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Westies plead innocent to revenge murder

By BARBARA GOLDBERG

NEW YORK -- Two reputed members of the Westies, a violent Irish gang whose reign of terror gripped New York's Hell's Kitchen for almost 70 years, were arraigned Thursday for the revenge murder of a construction worker.

Kevin Kelly and Kenneth Shannon, both 33, were turned over to federal authorities and held without bail on a racketeering indictment accusing them of murder, extortion and drug dealing.

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Kelly and Shannon were due back in state Supreme Court in Manhattan on Sept. 19.

They pleaded innocent to murder charges in state court just four days after they turned themselves in to federal authorites following nearly two years on the run. They are last two defendants accused as members of the Westies, a West Side gang founded during the 1920s, to face federal charges.

In February, reputed Westies boss James Coonan and six gang members were found guilty of running a 20-year racketeering scheme that involved eight murders, two attempted murders, one conspiracy to murder, one assault with a deadly weapon and three kidnappings.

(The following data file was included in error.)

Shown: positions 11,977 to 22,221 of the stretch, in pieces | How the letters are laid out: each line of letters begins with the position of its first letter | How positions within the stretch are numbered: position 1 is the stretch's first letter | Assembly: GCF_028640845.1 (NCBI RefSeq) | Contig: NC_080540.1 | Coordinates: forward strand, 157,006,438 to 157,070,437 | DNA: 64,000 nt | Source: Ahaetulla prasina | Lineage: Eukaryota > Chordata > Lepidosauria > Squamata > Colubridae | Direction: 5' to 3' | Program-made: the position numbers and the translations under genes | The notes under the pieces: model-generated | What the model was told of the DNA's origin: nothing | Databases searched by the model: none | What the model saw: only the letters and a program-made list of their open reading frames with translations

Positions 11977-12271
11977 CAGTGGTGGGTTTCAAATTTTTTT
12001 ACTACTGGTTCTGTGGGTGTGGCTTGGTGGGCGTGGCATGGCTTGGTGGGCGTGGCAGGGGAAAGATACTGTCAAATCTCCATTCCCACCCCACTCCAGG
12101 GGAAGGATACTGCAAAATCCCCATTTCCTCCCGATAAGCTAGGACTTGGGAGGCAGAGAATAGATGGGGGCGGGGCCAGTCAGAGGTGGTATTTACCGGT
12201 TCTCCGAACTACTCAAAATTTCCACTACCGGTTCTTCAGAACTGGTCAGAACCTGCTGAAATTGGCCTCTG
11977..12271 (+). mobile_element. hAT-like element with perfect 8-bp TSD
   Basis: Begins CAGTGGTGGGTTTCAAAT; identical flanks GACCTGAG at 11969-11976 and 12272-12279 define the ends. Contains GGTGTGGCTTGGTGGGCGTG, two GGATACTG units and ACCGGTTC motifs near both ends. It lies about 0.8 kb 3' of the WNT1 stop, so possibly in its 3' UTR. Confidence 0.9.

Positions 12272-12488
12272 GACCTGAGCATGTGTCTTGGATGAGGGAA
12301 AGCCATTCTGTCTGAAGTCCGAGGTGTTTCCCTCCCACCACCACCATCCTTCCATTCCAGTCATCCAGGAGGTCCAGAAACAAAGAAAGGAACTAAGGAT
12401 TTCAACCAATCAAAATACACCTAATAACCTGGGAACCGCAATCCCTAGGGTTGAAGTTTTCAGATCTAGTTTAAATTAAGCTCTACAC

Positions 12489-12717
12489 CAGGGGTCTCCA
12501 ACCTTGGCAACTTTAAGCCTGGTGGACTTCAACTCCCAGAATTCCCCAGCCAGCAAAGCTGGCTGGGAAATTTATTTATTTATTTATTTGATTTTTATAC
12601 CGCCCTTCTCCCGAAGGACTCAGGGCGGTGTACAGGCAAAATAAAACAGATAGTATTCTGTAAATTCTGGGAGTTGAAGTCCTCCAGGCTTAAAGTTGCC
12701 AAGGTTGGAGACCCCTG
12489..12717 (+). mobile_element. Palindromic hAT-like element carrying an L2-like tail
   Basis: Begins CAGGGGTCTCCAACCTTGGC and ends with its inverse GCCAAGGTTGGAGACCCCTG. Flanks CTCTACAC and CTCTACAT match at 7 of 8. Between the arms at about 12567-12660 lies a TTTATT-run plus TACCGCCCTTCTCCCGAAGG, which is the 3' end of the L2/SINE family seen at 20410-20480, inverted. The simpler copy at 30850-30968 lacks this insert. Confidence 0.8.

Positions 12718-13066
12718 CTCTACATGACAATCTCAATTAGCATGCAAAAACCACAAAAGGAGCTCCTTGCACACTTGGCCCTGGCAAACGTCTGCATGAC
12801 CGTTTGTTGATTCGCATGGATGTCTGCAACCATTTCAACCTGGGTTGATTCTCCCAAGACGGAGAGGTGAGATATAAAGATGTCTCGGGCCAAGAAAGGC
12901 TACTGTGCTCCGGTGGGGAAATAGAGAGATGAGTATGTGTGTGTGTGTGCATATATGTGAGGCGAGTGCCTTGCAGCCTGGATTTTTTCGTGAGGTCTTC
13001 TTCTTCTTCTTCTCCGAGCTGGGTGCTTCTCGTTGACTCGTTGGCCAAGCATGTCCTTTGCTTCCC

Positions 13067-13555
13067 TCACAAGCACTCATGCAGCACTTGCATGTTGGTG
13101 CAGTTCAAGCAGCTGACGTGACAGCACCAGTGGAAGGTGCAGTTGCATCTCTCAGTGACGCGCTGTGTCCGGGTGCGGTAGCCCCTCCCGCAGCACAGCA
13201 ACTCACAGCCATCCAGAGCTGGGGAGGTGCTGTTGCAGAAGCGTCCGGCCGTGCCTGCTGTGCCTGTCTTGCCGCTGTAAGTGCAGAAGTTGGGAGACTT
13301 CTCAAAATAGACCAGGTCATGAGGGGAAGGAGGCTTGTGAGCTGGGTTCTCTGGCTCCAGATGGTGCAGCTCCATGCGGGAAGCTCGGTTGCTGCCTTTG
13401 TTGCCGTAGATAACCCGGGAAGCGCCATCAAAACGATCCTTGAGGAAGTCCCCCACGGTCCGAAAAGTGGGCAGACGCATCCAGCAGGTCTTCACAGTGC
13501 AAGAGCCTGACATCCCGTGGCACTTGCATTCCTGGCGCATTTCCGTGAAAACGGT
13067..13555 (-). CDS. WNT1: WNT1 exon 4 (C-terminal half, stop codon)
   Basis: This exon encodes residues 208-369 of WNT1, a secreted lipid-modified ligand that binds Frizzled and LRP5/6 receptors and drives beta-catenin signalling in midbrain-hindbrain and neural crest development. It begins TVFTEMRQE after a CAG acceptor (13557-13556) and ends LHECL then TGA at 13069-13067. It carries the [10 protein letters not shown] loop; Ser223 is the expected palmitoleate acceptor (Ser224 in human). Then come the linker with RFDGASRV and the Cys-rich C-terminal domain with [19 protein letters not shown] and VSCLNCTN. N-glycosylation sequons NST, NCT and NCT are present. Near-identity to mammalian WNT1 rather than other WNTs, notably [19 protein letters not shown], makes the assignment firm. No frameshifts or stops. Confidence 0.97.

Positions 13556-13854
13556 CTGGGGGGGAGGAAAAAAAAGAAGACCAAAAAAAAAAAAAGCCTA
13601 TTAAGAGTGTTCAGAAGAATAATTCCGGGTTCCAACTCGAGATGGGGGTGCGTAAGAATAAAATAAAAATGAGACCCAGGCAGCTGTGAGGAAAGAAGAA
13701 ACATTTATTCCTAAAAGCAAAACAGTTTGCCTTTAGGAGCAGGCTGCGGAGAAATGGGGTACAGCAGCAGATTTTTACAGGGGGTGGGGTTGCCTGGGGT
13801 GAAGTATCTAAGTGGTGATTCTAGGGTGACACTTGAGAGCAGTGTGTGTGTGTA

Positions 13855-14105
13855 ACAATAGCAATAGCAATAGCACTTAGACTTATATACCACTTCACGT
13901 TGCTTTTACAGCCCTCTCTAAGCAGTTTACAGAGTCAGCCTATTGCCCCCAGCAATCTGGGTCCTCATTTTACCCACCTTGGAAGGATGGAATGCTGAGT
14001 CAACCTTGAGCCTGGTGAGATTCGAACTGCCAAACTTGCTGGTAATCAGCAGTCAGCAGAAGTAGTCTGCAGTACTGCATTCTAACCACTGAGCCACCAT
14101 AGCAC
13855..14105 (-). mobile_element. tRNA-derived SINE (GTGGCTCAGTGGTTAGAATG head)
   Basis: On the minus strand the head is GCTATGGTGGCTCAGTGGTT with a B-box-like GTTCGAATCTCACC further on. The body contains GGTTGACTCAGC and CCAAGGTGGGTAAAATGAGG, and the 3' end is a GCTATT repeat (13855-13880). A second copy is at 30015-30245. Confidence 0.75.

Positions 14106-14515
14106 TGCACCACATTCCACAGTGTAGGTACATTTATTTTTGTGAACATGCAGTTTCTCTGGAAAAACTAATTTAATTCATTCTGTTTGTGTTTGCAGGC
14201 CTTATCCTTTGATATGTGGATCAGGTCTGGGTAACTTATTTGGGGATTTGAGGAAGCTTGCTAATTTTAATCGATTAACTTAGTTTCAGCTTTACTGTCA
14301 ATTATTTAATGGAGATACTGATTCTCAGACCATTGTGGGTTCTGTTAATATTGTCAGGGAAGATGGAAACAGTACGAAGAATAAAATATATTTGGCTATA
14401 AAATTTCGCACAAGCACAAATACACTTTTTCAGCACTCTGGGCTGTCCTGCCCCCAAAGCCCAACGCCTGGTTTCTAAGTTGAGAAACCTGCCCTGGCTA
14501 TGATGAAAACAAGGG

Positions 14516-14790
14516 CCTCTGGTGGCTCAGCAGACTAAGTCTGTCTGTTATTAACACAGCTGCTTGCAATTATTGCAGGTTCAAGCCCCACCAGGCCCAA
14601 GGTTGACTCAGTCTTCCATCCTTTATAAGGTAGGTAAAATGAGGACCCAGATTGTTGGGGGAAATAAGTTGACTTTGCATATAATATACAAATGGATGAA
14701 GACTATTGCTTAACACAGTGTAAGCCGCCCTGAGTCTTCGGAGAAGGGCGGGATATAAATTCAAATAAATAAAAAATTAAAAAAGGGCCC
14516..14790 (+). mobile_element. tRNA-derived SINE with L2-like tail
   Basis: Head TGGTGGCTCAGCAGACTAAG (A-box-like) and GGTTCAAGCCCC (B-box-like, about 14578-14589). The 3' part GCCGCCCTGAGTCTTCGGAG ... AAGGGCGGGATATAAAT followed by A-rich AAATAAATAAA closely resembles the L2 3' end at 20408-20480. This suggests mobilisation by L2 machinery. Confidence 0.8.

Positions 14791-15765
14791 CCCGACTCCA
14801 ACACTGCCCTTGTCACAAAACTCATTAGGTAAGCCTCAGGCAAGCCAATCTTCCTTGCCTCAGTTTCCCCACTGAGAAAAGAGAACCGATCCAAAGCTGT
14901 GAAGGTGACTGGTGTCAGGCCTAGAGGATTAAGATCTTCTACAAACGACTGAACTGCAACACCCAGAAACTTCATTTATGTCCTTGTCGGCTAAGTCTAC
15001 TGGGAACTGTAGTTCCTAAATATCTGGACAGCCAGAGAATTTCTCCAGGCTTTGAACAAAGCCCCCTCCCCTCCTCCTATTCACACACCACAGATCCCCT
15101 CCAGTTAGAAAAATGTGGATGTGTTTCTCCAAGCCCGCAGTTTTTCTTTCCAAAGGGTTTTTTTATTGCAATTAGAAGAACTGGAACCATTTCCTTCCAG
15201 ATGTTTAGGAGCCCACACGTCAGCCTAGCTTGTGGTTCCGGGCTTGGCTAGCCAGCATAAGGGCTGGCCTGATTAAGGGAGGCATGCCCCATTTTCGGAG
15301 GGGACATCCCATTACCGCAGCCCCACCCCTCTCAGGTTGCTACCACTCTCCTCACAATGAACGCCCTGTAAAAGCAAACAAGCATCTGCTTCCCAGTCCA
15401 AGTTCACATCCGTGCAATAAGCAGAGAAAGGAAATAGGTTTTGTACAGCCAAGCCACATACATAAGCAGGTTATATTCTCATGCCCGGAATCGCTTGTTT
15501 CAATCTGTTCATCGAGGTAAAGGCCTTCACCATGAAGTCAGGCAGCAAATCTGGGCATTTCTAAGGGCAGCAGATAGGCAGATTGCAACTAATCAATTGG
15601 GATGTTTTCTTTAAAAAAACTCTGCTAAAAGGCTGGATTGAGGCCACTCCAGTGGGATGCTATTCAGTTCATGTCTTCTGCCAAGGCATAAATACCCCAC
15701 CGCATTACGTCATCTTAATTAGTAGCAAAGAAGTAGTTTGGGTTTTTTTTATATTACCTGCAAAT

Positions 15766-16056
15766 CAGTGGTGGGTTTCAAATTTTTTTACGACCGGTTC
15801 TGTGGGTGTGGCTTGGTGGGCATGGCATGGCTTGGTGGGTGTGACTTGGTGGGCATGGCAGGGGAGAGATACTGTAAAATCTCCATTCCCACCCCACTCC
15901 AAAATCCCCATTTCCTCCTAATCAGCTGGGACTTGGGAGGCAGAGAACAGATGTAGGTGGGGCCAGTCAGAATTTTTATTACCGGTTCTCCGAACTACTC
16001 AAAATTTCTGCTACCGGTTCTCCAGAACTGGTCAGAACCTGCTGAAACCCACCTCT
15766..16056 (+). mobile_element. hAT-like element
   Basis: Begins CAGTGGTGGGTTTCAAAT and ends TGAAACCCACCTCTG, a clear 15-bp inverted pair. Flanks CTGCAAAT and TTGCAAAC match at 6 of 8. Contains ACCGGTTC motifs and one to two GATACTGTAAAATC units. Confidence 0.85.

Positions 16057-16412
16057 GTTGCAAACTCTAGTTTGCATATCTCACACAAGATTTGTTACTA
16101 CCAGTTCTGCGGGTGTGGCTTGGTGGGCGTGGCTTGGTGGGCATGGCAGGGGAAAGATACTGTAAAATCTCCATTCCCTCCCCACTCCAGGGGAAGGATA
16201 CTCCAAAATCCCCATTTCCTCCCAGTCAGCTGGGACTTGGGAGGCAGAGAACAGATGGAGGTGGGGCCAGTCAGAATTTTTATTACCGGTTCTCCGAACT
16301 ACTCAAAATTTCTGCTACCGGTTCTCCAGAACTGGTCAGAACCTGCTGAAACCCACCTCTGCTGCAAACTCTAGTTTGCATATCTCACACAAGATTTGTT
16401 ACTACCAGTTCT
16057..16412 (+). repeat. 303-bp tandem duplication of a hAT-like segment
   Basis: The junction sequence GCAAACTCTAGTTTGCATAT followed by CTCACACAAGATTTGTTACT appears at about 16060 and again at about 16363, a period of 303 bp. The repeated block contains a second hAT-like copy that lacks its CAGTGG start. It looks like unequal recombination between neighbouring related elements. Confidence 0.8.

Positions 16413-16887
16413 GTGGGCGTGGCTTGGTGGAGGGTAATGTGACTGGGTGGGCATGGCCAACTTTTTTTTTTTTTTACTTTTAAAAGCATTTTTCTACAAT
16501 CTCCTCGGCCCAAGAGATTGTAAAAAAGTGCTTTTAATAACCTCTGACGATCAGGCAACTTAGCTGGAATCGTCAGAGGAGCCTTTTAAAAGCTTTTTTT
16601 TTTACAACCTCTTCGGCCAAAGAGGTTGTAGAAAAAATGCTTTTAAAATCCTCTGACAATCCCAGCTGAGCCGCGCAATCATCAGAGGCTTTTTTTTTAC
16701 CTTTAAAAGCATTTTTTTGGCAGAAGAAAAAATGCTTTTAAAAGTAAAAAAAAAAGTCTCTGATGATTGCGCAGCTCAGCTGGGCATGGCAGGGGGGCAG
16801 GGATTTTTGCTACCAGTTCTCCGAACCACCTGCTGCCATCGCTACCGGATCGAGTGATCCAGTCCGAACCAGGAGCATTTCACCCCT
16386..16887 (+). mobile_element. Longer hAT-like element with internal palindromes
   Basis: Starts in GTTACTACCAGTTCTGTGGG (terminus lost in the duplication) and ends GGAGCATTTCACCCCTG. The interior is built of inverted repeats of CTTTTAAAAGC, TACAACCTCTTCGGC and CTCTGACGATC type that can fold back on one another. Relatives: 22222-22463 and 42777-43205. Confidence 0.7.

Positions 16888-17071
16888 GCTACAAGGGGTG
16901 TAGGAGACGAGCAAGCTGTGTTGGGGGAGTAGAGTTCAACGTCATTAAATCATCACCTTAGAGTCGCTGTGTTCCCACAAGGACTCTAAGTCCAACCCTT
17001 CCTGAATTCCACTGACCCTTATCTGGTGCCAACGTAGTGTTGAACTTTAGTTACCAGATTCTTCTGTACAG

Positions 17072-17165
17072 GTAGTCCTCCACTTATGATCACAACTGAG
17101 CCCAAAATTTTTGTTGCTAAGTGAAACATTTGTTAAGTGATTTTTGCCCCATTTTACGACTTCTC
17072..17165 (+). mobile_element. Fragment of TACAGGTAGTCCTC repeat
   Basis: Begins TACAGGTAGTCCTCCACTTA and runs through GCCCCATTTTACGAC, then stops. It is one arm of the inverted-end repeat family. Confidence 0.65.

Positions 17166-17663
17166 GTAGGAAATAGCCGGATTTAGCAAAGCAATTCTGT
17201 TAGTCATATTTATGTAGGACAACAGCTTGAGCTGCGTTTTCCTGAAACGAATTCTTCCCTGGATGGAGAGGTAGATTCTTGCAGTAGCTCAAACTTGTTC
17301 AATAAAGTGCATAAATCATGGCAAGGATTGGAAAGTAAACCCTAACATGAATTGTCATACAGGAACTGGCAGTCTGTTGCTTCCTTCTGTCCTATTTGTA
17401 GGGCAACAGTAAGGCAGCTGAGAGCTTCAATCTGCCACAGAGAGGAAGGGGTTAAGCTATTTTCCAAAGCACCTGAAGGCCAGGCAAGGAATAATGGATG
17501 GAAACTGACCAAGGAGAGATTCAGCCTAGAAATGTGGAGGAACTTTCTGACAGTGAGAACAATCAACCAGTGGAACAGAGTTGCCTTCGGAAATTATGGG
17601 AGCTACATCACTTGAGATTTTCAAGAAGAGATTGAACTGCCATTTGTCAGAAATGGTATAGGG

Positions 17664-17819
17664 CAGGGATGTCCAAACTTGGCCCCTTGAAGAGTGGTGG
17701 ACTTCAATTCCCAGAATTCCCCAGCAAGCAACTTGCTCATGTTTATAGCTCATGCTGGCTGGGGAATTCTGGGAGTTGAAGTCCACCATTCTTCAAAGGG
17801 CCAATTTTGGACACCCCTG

In state court, both Kelly and Shannon are accused of murdering Michael Holly, 31, an ironworker who was suspected of killing the brother of reputed Westie William Bokun. Holly was gunned down outside the Javits Convention Center on April 25, 1985.

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Kelly also is charged with the Feb. 11, 1984, murder of Vincent Leone, a recording secretary with Local 1909 of the International Longshoremen's Association.

Authorities described Leone as a loan shark and Gambino crime family member who tried to cheat the Westies and the Gambinos out of $30,000 in sports betting proceeds.

The indictment also accuses Kelly of the attempted murder of John O'Connor, business agent and vice president of Local 608 of the United Brotherhood of Carpenters and Joiners.

Authorities say the reputed Westie shot O'Connor in the buttocks outside the West Side union headquarters on May 7, 1986, as a favor to reputed Gambino Godfather John Gotti.

The shooting came after O'Connor and colleagues destroyed a restaurant site reported owned by the Gambino crime family because the owners refused to pay off the union.

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